Tokyo Governor Yoichi Masuzoe bows deeply as he delivers his resignation speech at Tokyo metropolitan government assembly session in Tokyo, Japan on June 15, 2016. (Toru Hanai/Reuters) Tokyo Governor Yoichi Masuzoe bows deeply as he delivers his resignation speech at Tokyo metropolitan government assembly session in Tokyo, Japan on June 15, 2016. (Toru Hanai/Reuters)

Lincoln Davidson, Bochen Han, Theresa Lou, Gabriella Meltzer, Ayumi Teraoka, and James West look at five stories from Asia this week.

1. Prominent Chinese lawyer facing possibility of lifetime imprisonment. The Chinese police have recommended prosecution on a charge of “subverting state power” for Zhou Shifeng, director of the Beijing Fengrui Law Firm whose arrest last summer invigorated a campaign to discredit and dismantle networks of rights-focused defense lawyers who have attempted to challenge the government. Zhou’s law firm took on many contentious cases about legal rights, representing the likes of dissident artist Ai Weiwei and Uighur academic Ilham Tohti. Read more »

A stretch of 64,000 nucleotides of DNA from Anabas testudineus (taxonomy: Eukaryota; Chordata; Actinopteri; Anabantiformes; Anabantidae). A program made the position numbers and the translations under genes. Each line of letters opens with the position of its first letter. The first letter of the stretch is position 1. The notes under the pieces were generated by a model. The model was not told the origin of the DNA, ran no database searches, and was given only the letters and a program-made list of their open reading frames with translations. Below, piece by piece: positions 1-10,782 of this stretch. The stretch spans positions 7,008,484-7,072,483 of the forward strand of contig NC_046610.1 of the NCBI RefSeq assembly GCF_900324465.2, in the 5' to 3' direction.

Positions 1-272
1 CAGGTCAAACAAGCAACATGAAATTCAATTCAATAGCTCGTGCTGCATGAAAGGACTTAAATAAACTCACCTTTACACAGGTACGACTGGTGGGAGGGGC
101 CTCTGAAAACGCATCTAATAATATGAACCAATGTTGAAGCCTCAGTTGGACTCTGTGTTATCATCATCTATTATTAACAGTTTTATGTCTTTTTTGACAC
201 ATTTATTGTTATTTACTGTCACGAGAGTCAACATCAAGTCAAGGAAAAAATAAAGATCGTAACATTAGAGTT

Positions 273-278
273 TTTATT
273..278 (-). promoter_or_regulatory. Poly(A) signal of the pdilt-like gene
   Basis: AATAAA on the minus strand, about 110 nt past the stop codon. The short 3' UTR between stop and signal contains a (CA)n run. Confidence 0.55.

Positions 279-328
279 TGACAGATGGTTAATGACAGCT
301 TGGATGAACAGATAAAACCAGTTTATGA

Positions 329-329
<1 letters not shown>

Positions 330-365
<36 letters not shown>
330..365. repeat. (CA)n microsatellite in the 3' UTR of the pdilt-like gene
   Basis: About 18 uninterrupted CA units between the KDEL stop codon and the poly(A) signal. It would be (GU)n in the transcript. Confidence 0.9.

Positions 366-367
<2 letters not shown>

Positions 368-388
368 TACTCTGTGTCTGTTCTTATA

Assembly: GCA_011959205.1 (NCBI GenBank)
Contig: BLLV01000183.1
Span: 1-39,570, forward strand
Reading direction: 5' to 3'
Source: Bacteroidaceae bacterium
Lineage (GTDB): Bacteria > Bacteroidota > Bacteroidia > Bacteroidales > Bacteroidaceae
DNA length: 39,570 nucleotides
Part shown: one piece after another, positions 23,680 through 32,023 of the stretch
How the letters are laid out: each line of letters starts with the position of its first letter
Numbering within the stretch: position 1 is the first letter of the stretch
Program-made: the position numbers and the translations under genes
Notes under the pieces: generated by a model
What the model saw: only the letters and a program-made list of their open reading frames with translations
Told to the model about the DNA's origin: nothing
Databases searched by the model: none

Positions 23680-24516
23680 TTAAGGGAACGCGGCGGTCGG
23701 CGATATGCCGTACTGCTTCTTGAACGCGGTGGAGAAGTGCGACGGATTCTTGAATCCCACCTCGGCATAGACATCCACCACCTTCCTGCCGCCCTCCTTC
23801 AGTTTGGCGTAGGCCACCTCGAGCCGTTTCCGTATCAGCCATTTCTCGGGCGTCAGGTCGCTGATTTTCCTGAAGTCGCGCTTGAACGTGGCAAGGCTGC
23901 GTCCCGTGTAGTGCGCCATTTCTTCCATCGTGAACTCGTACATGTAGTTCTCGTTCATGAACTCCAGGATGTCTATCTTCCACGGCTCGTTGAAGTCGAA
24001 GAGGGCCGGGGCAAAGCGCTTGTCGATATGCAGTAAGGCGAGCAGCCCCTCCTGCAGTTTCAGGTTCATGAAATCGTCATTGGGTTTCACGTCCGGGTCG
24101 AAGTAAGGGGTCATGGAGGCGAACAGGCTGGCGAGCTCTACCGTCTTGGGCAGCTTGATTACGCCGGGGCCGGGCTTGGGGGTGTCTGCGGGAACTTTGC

Friday Asia Update: Five Stories From the Week of June 10, 2016

by Guest Blogger for Elizabeth C. Economy
Vietnam-fish-protests Demonstrators, holding signs, say they are demanding cleaner waters in the central regions after mass fish deaths in recent weeks, in Hanoi, Vietnam, May 1, 2016. (Kham/Reuters)

Rachel Brown, Lincoln Davidson, Theresa Lou, Gabriella Meltzer, and Gabriel Walker look at five stories from Asia this week.

1. Poisoned Vietnamese fish fuel popular discontent. A massive die-off of fish has occurred along 120 miles of coastline in Vietnam, where hundreds of residents in traditional fishing villages have fallen ill from eating the poisoned catch. Read more »